As a quick plot summary, this sounds a bit like cover copy for a bit of pulp fiction. But life is always more interesting than fiction. The extraordinary story of Count Nicholas Sheremetyev and Praskovia Kovalyova does read at times like a bit of pulp fiction, what with the unbridgeable chasm between their social classes, his perennial life-threatening illnesses, the intrigues at court, the depravity of the aristocracy. But Smith recounts the tale not as a novelist (though you sense him fiercely resisting the urge), but as a gifted historian, reconstructing the couple's private lives from the archives, filling in ample historical background (we do, after all, want to read about Nicholas' unwitting involvement in Paul I's assassination) about what it meant to be a noble in Catherinian Russia, about travel in Russia, about theater and the arts. It is a profound love story, well told, while at the same time a valuable contribution to Russian social and political history.
(Reviewed in Russian Life)
3 of 3 people found the following review helpful
HASH(0x8f0315b8) out of 5 stars The Shining Pearl 12 Feb. 2009
By LB - Published on Amazon.com
Format: Hardcover
One of the few times I have actually longed to see a story spring from it's pages on to the big screen. "The Pearl" is a fantastic book, history written in vivid detail, which paints a picture of what it was like for a Russian serf girl to go from the unknown to become the star of the operatic stage, and the great love of Nicholas Sheremetev, contemporary of Catherine the Great.

The story is filled with descriptions of the unfathomable wealth and power of the Russian aristocrats. The history of the building of grand theaters and their conscripted operatic and symphonic companies is fascinating. How wonderful it would be to see the actual theaters and grand houses restored to their former glory, sparkling on the big screen.

As I read about the experiences of Praskovia, "The Pearl", I felt the former serf's life must have been in turns exhilarating and profoundly lonely. How strange it must have felt to be at one moment the grand dame of the Russian stage, adored by her many fans, and at the next, all alone, terribly isolated because of her relationship with Nicholas, the artistocrat.

I was most struck by the deep love Nicholas and Praskovia seemed to have for one another, despite the social conventions of the time. The death of Praskovia clearly marked the end of Nicholas' life as well. Nicholas seems to have been blinded by his grief over Praskovia's death, to the great detriment of his son, Dmitry. It will be a long time before I forget the terrible letter he wrote for his son to read when he came of age. Poor Dmitry seems to have spent his entire life trying to make ammends for the despair he unknowingly caused his father.

What a story! What a history! I recommend this book highly.
1 of 1 people found the following review helpful
HASH(0x8daa6ab0) out of 5 stars A truly remarkable book -- hard to put down! 3 Oct. 2008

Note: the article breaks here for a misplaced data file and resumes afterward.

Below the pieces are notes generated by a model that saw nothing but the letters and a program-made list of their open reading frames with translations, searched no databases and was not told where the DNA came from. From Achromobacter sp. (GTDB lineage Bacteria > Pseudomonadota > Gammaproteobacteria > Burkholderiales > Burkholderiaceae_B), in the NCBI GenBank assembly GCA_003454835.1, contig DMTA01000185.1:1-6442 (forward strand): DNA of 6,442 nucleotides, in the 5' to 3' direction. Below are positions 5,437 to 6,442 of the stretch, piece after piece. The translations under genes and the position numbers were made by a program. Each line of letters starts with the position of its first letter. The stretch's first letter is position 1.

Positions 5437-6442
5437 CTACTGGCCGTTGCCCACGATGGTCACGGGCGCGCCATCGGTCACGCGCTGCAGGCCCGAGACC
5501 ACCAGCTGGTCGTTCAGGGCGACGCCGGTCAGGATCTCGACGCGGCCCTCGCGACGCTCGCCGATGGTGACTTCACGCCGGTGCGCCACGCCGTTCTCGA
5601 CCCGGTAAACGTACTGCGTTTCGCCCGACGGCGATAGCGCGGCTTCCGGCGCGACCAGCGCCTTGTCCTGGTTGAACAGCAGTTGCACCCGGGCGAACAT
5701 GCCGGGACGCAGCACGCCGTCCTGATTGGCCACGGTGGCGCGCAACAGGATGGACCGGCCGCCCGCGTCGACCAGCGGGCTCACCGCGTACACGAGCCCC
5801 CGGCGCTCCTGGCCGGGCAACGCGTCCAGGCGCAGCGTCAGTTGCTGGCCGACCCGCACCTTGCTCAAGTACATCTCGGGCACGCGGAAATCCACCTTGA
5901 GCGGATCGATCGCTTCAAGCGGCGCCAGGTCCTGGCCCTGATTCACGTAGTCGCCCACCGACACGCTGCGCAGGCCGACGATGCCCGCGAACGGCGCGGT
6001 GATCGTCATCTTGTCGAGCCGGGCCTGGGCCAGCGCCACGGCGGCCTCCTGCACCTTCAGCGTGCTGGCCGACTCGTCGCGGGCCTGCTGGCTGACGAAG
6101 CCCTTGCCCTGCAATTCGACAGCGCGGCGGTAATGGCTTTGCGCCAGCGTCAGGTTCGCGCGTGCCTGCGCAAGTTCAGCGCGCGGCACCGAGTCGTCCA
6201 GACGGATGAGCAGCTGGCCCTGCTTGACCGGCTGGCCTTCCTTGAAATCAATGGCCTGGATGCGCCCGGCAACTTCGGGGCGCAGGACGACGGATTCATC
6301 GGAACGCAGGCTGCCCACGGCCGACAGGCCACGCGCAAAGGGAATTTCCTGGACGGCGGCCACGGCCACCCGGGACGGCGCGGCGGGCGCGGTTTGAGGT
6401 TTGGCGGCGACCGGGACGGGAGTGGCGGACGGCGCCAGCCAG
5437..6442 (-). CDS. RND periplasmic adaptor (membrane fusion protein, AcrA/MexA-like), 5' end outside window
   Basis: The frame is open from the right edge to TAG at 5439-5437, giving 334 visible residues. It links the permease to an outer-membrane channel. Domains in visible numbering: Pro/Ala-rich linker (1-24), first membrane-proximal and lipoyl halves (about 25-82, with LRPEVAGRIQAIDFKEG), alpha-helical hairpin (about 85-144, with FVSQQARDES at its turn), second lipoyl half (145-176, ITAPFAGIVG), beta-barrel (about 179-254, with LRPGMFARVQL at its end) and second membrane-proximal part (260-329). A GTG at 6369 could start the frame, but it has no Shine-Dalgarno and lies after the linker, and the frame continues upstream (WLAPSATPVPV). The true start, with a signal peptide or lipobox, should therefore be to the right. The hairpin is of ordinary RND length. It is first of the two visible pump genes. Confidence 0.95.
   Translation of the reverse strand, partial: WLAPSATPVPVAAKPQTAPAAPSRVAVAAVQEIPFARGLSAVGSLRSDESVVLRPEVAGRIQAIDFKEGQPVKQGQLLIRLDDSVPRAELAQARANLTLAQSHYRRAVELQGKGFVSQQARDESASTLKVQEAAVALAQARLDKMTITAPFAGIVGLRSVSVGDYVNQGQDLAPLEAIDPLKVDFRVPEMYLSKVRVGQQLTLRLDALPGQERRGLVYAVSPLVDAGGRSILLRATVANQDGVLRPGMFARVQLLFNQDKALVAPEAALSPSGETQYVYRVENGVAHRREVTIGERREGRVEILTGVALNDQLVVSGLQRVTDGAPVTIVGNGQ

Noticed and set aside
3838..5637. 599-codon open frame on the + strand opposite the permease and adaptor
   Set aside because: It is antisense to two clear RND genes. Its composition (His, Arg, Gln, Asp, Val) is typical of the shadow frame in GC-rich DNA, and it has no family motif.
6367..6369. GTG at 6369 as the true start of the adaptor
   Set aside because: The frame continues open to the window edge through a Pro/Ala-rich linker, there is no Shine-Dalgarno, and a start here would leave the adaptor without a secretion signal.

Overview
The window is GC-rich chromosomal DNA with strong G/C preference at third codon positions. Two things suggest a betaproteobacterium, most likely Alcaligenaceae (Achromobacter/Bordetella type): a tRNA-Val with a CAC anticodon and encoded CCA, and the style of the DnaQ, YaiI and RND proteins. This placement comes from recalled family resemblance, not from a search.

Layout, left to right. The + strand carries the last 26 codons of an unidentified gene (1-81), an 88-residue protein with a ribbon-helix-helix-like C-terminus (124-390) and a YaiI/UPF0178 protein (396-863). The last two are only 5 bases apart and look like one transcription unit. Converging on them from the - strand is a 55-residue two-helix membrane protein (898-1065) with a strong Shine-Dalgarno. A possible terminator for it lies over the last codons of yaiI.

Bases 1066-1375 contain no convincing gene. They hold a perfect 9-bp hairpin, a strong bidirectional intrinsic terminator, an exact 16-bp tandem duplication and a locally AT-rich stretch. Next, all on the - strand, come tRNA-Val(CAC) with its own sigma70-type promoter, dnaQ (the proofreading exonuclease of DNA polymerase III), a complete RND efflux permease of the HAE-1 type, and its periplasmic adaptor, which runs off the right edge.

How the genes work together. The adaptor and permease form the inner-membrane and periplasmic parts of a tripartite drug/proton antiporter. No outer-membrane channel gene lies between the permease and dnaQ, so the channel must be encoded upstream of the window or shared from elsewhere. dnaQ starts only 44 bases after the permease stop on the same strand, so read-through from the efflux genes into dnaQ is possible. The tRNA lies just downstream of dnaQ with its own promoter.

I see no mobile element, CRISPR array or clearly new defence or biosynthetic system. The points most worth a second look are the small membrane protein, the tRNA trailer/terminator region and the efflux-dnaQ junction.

By maxl31 - Published on Amazon.com
Format: Hardcover
Douglas Smith has written a thoroughly readable, immaculately researched tale detailing the life of the talented opera singer Praskovia (aka "The Pearl")--who was born as a serf, but raised to become one of the serf "intelligentsia" (whose job it was to entertain the aristocrats), rose too become an singing star, and eventually entered into a long-term forbidden relationship with her master, Nicholas Sheremetev, whom she eventually married in secret.

Against the lush backdrop of Tsarist Russia, the story is not just a tale of "forbidden love" (as indicated by the quasi-salacious subtitle of the book) but also a fascinating piece of psycho-social history that details again and again the essential contradictions of a talented and passionate woman living a life trapped within a strict social system that officially relegated her to a position of slavery, with no official hope of ever getting out of that position. The tale is made all the more gripping for the sympathetic portrait it draws of Sheremetev, who bucks social and class convention and pursues his love for Praskovia, in sharp contradiction to the mores of the Russian nobility.

The biggest challenge Smith faced in writing this book was probably the lack of historical data about Praskovia's life. Thus, much of what he describes about, say, her separation from her family and move to the "Big House" is extrapolated from what is generally known about serf upbringing. Luckily, Smith, an internationally known expert in the Russia of Catherine the Great, is up to the task and masterfully manages to fill in details based on his extensive research of the social lives of serfs, without falling into the trap of simply fictionalizing her life.

Overall, Smith is a virtuosic writer, balancing a historian's need for well-researched detail with a novelist's flare for the telling description, the clear narrative thread, and the emblematic moment or detail that reveals a larger psychological or social truth. In particular, the "serf theater" interlude sections are masterfully written. Truly fascinating stuff. I got hooked at the beginning, and with each chapter it became harder to put the book down. Highly recommended!
5 of 7 people found the following review helpful
HASH(0x8da63498) out of 5 stars Misleading title and cover discription 1 Aug. 2008
By Sadie Storm - Published on Amazon.com
Format: Hardcover Verified Purchase
The title and the cover's description lead one to expect a biographical story of the love story between the Pearl, Praskovia Kovalyova (the Count's mistress and later wife) and Count Nicholas Sheremetev which occurred during an exciting time in Russian history, the time of Catherine the Great. However, the author admits there is little information about this love affair and actually spends most of the book describing the Count's theaters, operas, and dazzling homes. The author even spends a few chapters describing things that bear little relationship to the so-called love story. There is very little information, in fact, about the Pearl, after whom the book is title. Quite misleading!

However, well researched the book, the love story is still to be told.
Disappointing book.